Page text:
WGA will try to negotiate with individual studios
The Writers Guild's negotiating committee has sent a letter to its members saying that on Monday it will demand to negotiate with studios separately. The letter states that the dynamics within the Alliance of Motion Picture and Television Producers have made it "difficult for the conglomerates to reach consensus" and that studio signatories are "required to bargain with us individually" if the WGA demands that.
Here is the story by Richard Verrier and Claudia Eller in The Times' Business section. And here's the full text of the letter:
December 14, 2007Message to the WGA Membership from its Negotiating Committee
As you know, the AMPTP is currently unwilling to bargain with us. The internal dynamics of the AMPTP make it difficult for the conglomerates to reach consensus and negotiate with us on a give and take basis. We believe this multi-employer structure inhibits individual companies from pursuing their self-interest in negotiations. We nonetheless continue to hope that the AMPTP will return in good faith to negotiate a fair contract with writers, as two television seasons and numerous feature projects are currently at great risk.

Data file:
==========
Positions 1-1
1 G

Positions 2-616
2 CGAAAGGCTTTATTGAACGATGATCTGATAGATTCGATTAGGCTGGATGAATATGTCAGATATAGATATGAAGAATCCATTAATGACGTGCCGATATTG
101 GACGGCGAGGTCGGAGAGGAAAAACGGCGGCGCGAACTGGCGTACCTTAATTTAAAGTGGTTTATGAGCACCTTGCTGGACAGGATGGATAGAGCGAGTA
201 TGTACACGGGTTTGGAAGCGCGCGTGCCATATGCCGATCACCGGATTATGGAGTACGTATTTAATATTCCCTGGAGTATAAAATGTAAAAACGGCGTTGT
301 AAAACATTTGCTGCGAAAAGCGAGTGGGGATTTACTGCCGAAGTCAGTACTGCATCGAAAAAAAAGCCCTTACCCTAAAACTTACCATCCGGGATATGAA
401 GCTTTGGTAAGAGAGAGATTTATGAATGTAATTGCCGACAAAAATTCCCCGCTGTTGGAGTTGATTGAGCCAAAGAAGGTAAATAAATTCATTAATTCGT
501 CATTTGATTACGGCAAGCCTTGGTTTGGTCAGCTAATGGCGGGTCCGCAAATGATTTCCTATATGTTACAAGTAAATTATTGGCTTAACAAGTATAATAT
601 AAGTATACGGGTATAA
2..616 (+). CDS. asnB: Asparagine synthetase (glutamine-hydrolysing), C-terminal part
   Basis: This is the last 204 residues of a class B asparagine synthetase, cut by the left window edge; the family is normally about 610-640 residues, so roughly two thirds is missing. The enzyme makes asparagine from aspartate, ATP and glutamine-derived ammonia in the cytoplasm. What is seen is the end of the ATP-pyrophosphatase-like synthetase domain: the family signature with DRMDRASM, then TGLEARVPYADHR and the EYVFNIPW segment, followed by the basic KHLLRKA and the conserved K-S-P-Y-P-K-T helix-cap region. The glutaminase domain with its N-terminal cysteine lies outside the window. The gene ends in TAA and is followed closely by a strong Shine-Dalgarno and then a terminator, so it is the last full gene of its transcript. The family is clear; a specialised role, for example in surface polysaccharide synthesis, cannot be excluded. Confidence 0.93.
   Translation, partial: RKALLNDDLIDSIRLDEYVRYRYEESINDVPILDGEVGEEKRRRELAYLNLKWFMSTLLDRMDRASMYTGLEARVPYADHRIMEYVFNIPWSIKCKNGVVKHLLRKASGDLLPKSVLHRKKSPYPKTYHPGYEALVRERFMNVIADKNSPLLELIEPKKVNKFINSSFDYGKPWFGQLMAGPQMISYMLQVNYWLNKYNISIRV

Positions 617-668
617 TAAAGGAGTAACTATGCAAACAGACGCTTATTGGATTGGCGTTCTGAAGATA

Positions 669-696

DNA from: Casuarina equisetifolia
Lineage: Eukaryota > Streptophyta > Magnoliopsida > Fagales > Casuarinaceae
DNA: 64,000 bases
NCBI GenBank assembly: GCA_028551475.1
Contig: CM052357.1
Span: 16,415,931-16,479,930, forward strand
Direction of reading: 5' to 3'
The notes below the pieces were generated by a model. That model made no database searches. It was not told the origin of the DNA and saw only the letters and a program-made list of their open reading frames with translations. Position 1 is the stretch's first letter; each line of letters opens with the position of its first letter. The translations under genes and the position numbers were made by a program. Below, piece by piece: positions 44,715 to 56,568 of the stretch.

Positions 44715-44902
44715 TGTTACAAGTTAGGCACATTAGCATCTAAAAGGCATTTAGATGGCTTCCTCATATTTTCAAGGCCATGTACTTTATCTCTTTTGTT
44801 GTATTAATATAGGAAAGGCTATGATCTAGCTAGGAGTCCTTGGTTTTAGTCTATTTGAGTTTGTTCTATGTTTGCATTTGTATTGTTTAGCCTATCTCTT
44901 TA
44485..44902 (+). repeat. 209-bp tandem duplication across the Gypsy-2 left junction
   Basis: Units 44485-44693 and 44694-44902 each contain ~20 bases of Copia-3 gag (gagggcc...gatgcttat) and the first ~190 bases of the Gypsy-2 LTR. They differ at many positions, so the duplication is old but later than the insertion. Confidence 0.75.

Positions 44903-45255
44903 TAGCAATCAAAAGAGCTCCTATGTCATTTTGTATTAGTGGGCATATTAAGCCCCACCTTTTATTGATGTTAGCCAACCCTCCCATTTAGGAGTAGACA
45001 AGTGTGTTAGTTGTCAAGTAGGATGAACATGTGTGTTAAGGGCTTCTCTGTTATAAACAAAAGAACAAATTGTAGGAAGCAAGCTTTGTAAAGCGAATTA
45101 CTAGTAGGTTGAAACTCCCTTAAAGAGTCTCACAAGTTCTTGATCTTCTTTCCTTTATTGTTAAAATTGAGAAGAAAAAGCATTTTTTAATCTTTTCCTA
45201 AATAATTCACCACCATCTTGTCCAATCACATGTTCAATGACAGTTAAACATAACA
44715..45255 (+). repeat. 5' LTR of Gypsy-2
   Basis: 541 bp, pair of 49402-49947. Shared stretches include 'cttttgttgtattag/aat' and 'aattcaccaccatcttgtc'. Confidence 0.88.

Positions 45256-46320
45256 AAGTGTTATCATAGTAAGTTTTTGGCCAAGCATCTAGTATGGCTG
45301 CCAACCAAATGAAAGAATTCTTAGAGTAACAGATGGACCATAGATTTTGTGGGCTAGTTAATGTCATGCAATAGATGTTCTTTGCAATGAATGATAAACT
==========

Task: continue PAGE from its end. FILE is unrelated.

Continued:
We want to do everything in our power to move negotiations forward and end this devastating strike. We have therefore decided to reach out to major AMPTP companies and begin to negotiate with them individually. As you may know, bargaining on a multi-employer basis through the AMPTP is an option for the WGA, not a legal requirement. Each signatory employer is required to bargain with us individually if we make a legal demand that it do so.
We will make this demand on Monday December 17th and hope that each company responds promptly, in accordance with the law.
In the meantime, we urge you to support us and our negotiations team and leadership during these difficult times. We look forward to making a fair deal that will resolve this strike, protect our future and put us all back to work, for the good of the industry and all of its employees.
John F. Bowman, Chair
David A. Goodman